Publication Details

Flood, V. M. 2006, 'Vitamin B12 in older Australians', Prevention Research Centres Newsletter, vol. 1, no. 2, pp. 7-7.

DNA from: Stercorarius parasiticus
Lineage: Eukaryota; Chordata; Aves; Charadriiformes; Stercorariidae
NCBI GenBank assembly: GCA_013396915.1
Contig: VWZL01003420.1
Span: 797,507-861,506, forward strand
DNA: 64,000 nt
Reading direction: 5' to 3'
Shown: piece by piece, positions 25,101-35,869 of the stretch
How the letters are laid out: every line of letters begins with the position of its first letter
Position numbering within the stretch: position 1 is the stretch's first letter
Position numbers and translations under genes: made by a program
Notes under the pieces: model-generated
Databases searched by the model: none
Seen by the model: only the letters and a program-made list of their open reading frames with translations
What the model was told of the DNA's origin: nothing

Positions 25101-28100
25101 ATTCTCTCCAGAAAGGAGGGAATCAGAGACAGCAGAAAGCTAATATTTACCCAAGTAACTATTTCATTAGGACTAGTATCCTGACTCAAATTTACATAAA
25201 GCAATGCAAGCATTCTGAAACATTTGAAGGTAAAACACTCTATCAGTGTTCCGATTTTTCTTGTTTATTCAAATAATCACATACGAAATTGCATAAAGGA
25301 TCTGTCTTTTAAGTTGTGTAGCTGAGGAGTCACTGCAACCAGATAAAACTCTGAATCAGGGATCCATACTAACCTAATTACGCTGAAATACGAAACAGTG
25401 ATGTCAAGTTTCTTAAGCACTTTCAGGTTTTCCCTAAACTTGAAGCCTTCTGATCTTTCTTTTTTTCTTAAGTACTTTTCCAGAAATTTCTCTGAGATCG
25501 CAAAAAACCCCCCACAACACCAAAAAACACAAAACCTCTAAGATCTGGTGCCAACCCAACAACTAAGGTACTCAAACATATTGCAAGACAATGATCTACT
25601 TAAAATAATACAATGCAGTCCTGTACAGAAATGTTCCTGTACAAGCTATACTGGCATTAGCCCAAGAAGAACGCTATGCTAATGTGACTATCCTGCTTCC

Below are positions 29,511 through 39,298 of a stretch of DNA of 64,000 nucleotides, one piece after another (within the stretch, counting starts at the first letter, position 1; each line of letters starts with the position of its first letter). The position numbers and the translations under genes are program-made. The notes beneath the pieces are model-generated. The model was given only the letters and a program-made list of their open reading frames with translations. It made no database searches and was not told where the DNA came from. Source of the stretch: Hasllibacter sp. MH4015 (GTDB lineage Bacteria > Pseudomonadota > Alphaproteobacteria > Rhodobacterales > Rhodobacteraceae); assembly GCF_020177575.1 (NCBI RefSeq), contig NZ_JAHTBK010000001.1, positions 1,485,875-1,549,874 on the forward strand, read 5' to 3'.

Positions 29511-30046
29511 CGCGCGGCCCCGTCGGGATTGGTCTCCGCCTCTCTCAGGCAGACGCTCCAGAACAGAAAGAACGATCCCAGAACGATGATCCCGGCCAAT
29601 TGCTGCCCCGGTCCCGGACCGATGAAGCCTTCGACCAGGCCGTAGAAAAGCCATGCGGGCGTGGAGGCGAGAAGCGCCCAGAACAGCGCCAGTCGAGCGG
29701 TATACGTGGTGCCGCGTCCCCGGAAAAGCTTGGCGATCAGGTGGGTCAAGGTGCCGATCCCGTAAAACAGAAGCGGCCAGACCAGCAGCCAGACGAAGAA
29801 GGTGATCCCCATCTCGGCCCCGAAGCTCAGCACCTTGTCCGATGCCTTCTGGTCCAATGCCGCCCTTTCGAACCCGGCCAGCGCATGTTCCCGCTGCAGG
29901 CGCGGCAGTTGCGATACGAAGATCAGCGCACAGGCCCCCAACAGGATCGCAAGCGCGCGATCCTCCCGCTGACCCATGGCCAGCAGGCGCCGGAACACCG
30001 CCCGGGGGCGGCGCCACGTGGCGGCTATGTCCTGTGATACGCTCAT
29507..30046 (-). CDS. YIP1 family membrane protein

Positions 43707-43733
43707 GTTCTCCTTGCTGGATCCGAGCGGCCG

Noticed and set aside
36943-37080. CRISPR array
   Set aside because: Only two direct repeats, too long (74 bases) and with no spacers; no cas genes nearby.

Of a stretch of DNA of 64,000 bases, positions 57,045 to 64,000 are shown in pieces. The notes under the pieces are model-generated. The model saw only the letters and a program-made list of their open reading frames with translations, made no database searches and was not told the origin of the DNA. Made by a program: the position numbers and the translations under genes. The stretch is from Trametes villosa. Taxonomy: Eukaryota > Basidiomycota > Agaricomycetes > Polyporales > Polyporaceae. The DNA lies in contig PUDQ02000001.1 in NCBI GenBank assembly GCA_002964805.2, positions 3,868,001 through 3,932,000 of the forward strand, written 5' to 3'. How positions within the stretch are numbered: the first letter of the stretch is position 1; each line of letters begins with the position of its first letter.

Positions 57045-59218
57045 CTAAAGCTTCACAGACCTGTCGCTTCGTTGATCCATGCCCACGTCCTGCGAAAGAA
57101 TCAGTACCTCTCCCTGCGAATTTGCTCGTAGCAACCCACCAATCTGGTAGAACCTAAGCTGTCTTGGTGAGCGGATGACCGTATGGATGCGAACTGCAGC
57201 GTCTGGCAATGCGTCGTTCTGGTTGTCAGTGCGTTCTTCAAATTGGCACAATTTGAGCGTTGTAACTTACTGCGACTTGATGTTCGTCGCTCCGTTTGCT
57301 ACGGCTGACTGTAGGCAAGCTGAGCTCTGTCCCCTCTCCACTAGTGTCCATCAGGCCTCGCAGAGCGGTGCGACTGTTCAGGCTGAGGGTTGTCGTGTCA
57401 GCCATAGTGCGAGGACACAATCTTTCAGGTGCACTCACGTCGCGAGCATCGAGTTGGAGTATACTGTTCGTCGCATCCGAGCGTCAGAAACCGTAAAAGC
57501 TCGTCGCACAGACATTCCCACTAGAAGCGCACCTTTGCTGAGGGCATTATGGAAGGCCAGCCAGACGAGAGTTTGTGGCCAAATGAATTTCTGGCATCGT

The prevalence of low blood levels of the vitamins folate and B12 increase as people age and can lead to several potential poor health outcomes. Low folate can cause gastrointestinal tract disturbances and megaloblastic anaemia (reduced number of abnormally large red blood cells). Low vitamin B12 can also cause anaemia as well as neuropathy (nerve damage) with problems such as difficulties with walking, tingling of the hands and feet, and cognitive decline such as memory loss. We recently published data about a population-based group of 2901 older people in the Blue Mountains, aged 50 years and over, collected as part of the Blue Mountains Cohort Study with the Centre for Vision Research. Low serum vitamin B12 was found in 22.9% of participants and low serum folate in 2.3% of participants. The proportion of people with low serum vitamins increased with age, particularly amongst men.